The other night Curbed checked in to the Biltmore Hotel's famous, and quite notorious Everglades Suite, much more well known as the Al Capone Suite. Here's how it went:
1:30 PM: I arrive at the Biltmore Hotel, ready for a night in the huge Al Capone Suite, a few very good meals, a swim in a giant pool, and maybe some ghosts. There were no ghosts, but there would be a door that opened itself later in the evening. I check in, and head upstairs to have a quick look around before afternoon tea in the lobby.
In the elevator I discover the suite is on the 13th floor. Yep, unlike many buildings that superstitiously omit the 13th floor, the Biltmore doesn't. There's a small elevator lobby with double doors, leading to the suite's foyer that enters into a small kitchen and the grand double-height living room. This is a really mind-blowing suite. A massive stone fireplace is in front of you, there is a dining table on the right, a sitting area in the middle, and a large desk to the left. A piano is also to the left. Windows on the far ends look out onto balconies which are accessed through small side-doors that also lead to the suite's other spaces. A balconied mezzanine encircles the room, with a vaulted, chandelier-mounted, frescoed ceiling above. The suite occupies two entire floors of the hotel's tower.
Many celebrities have stayed in this suite. It was either this one, or the less grand one above in which the Duke and Duchess of Windsor stayed when they came over from the Bahamas so the Duchess could have an impacted molar operated on. Dwight D. Eisenhower spent a few months in this room convalescing when the hotel was in use as a VA hospital. Bill Clinton stays here. President Obama stayed here.
Al Capone may or may not have even stepped onto the 13th floor. Ever. The legend is that he ran a speakeasy in the suite during prohibition, although there isn't much hard evidence existing to support that. Mobster/hit man "Fatty" Walsh was murdered here in 1929, an incident which Capone may or may not have had anything to do with. Throwing more shade on the situation, having a Capone connection is sort of Miami's version of "Washington slept here", and followed close behind in Miami lore of course by "Frank and Sammie partied here." Still, it's enough to give the place the honor of the top spot on this slideshow of Travel+Leisure's 'Worlds Most Notorious Hotel Rooms.'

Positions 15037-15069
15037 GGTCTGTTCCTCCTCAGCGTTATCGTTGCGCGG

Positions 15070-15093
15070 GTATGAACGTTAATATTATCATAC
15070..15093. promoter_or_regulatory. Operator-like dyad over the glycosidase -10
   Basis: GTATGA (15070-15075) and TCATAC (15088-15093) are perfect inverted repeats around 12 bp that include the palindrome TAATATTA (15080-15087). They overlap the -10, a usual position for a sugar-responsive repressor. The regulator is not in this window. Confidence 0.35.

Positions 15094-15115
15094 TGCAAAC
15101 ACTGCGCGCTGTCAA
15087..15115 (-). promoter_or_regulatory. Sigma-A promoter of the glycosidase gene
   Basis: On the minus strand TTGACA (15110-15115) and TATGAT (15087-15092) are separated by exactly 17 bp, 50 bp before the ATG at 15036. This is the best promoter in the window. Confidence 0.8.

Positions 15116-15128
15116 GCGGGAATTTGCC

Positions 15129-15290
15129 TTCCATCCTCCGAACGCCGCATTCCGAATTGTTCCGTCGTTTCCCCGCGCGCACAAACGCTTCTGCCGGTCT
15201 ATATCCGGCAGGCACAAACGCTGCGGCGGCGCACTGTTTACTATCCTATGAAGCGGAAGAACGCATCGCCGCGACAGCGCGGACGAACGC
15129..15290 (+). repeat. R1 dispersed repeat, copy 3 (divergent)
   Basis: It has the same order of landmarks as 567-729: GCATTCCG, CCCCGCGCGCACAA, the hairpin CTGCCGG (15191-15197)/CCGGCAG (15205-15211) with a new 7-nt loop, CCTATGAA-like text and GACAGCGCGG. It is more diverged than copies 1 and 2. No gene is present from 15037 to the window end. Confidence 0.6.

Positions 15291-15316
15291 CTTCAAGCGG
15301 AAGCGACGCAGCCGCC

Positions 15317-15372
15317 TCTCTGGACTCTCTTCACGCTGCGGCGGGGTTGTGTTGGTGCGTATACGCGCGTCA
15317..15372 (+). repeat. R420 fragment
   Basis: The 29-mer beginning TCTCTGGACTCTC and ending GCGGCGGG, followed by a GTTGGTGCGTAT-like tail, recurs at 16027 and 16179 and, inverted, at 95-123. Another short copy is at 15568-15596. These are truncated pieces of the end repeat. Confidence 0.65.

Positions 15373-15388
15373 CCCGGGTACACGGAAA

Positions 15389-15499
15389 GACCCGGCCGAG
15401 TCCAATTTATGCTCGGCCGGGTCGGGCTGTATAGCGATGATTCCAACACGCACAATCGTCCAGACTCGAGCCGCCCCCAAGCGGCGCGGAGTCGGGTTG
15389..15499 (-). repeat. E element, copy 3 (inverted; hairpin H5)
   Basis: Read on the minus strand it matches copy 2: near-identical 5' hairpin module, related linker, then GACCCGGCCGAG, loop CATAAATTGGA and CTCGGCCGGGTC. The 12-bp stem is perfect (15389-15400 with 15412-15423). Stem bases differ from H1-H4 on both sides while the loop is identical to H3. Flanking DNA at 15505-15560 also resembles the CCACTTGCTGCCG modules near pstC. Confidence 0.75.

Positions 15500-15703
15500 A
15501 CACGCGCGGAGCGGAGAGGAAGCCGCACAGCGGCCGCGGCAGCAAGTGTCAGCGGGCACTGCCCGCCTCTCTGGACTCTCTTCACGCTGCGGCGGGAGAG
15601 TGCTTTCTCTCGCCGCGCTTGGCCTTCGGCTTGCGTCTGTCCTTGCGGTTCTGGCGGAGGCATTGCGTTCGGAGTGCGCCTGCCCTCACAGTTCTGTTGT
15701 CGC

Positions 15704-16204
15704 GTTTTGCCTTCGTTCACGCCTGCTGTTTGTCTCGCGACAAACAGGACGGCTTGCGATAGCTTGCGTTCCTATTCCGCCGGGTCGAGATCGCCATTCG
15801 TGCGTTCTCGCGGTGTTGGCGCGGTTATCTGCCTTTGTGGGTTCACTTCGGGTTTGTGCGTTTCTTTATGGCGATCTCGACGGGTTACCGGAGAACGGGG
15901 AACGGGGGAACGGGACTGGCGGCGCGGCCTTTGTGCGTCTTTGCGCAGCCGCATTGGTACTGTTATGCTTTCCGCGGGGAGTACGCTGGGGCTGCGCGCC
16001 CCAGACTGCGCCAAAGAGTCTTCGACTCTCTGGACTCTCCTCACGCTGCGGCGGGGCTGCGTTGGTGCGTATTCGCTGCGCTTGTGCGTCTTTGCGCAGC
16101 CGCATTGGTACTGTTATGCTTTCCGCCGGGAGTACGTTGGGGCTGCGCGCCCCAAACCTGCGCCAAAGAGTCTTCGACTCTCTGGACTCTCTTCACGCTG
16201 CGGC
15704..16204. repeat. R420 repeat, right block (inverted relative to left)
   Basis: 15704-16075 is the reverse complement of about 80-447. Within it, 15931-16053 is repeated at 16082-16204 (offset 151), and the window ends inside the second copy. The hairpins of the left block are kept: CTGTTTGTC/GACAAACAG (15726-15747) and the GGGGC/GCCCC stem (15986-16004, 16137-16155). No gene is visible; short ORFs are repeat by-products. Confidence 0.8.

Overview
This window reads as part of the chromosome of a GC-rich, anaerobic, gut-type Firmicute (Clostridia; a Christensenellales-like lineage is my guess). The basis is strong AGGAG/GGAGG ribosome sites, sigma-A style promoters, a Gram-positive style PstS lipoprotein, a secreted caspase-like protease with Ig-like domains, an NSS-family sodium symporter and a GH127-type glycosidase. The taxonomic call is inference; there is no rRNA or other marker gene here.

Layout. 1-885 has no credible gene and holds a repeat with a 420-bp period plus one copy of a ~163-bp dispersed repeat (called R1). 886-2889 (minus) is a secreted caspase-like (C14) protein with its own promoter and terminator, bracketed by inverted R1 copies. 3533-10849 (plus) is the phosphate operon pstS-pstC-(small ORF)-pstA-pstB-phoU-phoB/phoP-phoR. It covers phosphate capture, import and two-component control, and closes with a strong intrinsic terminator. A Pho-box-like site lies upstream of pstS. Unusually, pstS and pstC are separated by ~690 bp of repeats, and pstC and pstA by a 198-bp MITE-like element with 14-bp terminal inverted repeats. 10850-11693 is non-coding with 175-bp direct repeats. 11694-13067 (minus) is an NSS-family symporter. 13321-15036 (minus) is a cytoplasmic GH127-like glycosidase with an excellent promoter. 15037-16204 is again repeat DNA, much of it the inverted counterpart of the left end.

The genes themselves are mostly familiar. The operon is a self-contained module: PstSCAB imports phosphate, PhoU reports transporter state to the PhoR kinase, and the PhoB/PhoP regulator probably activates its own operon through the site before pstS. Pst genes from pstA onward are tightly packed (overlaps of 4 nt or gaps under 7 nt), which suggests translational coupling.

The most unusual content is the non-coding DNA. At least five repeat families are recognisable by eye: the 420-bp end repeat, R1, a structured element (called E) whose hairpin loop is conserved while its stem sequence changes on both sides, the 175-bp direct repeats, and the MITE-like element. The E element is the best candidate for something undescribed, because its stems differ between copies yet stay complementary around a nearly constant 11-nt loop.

2:00 PM: Afternoon tea in the lobby is lovely, and a proper, slightly fussy affair with a lady playing a harp, finger sandwiches on a three-level tray, a lady pushing around a tea cart, loose leaf tea, and clotted cream. I bring my computer intending to do some work while munching on scones and petit fours. I don't. Making a mess of a little pastry, and then a devil's egg, I remind myself to work on my manners.
3:30 PM: After tea, the Director of Marketing Danielle Finnegan takes me up to the highest suite in the hotel, on the 15th floor. Although it is very nice, and has three bedrooms while my suite "only" has two, everything is on one level, and the architecture is much more modest than the Capone suite. The large windows have killer views. Still, this is one situation where the best room is not the penthouse.
4:00 PM: I go back to my room to check it out a little more. A book on the history of the Biltmore arrives by bellhop (or whatever those guys are called these days)!
The Everglades/Al Capone suite is huge, but the biggest and most intractable aspect of the suite is that damn living room. It's two stories, with windows on either end, with an open mezzanine, heavy wood paneling and cabinetry, a stone fireplace, and hand painted ceilings. Basically, every inch of it is historic and unalterable, which is great until you realize the entire second level (reached by a narrow stairway) is consumed by one small-ish, poorly lit bedroom and that damn mezzanine and a few petite sitting areas that it connects to. The mezzanine is probably great as a viewing gallery for parties but not much else. Still, there are a lot of little nooks and crannies to discover, and even once you've had a quick look around, you still might discover you've overlooked a bathroom or a closet or secret corner somewhere. The Everglades Suite is a showplace and an adventure.